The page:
Dozens of Extinction Rebellion activists blocked traffic and caused disruptions during rush-hour in Lewisham this morning.
The Lewisham branch claimed that around fifty activists gathered together to block traffic for seven minutes at a time along the A21 and A2 at three locations in Deptford, Lewisham and Catford.
The disruption was part of the ‘Let Lewisham Breathe’ campaign which aims to raise awareness of climate change and promote action from the local council.
In March, Lewisham Council declared a ‘climate emergency’ with plans to make the borough carbon neutral by 2030. The protests also follow the announcement last May that a new inquest will be held into the death of nine-year old Ella Kissi- Debrah who is believed to have suffered a fatal asthma attack linked to air pollution in 2013.
Mariam Aslam, a 24 year-old architecture student and general co-ordinator for Extinction Rebellion Lewisham living in Catford, told EastLondonLines: “Lewisham has six times the recommended safe level of air pollution set by the World Health Organisation, we think it’s a massive problem. In Lewisham alone there was 153 attributable deaths to air pollution in 2008 , that’s a massive number.”
“We want to draw attention to the problem in Lewisham, levels in places such as New Cross and Deptford are really high. We acknowledge and really appreciate that the council have declared a climate emergency but we need action on air pollution now. We need green screens, we need to make public transportable more accessible and cheaper to be able to use.” Aslam added.
Protestors were joined by school children in the early hours of the protest. This was despite complaints on social media of the protests causing disruption to students trying to attend GCSE and A-Level exams.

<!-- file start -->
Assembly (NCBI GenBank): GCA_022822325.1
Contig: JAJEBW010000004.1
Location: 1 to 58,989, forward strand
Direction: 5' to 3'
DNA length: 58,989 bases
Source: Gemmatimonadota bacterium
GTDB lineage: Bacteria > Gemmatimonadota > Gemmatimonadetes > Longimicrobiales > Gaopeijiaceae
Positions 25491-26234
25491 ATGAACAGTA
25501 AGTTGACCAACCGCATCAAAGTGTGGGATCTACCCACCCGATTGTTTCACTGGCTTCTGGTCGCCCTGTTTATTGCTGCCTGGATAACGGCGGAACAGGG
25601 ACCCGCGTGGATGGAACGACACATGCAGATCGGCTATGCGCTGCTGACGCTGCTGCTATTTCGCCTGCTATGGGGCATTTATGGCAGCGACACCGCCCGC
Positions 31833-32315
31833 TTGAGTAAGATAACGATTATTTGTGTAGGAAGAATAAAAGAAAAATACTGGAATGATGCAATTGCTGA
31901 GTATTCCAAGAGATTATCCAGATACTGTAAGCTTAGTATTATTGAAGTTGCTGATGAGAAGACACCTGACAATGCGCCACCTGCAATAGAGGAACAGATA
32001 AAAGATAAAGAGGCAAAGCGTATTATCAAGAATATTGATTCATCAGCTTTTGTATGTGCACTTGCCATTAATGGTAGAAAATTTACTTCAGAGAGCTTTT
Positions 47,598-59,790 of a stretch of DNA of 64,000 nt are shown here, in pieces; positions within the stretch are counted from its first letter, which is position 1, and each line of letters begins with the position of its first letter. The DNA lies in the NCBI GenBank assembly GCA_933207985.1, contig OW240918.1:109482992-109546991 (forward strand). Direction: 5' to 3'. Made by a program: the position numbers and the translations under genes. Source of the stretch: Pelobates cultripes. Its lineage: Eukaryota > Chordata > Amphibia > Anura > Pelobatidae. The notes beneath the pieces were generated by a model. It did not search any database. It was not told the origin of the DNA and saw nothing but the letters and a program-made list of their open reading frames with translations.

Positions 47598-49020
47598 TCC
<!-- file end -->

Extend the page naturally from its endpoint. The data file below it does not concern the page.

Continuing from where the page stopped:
Activists handed out leaflets and cake to passers-by and commuters as an apology for the disruption. While campaigners from all three sites reported that the overall atmosphere and interaction with commuters and police were ‘friendly’, there were reported incidents of ‘aggression’ from some commuters.
Kate Shipp, 55 , a teacher based in Sydenham and activist for Extinction Rebellion told EastLondonLines that the protests went well and praised the conduct of police officers:
“The police have been great, there were a couple of motorists who were quite impatient and even tried to drive into the protest and the police went over to speak to them to stop them from doing that.” Shipp also said that the participation of children was “really encouraging”.
John Hamilton, a heating engineer and language teacher who campaigns for Excitation Rebellion, told East London Lines that the protests were not to “shut down” Lewisham but to make people aware of their local branch of Extinction Rebellion: “That was the main thing: talk to people, give them information, give out a leaflet, give them a cake if they wanted one but not to slow them down.” He acknowledged the previous complaints of the protests causing issues with students attending exams but that he believed that the protests didn’t cause too much disruption:
“Most people were not delayed that long and we managed to talk to drivers and lots of people were very supportive. A tiny little bit of wait for them was nothing to help save the planet.”
A spokesman for Mayor of London Sadiq Khan, said: “The mayor recognises we face a climate emergency and shares the protesters’ passion for tackling this issue. But he is clear that causing disruption for Londoners in this way is unacceptable. The protesters’ actions caused problems for commuters trying to get to and from work.”
“The mayor is doing all he can to reduce the impact of climate change on Londoners – but it is up to the Government to take the bold action required at a national level.”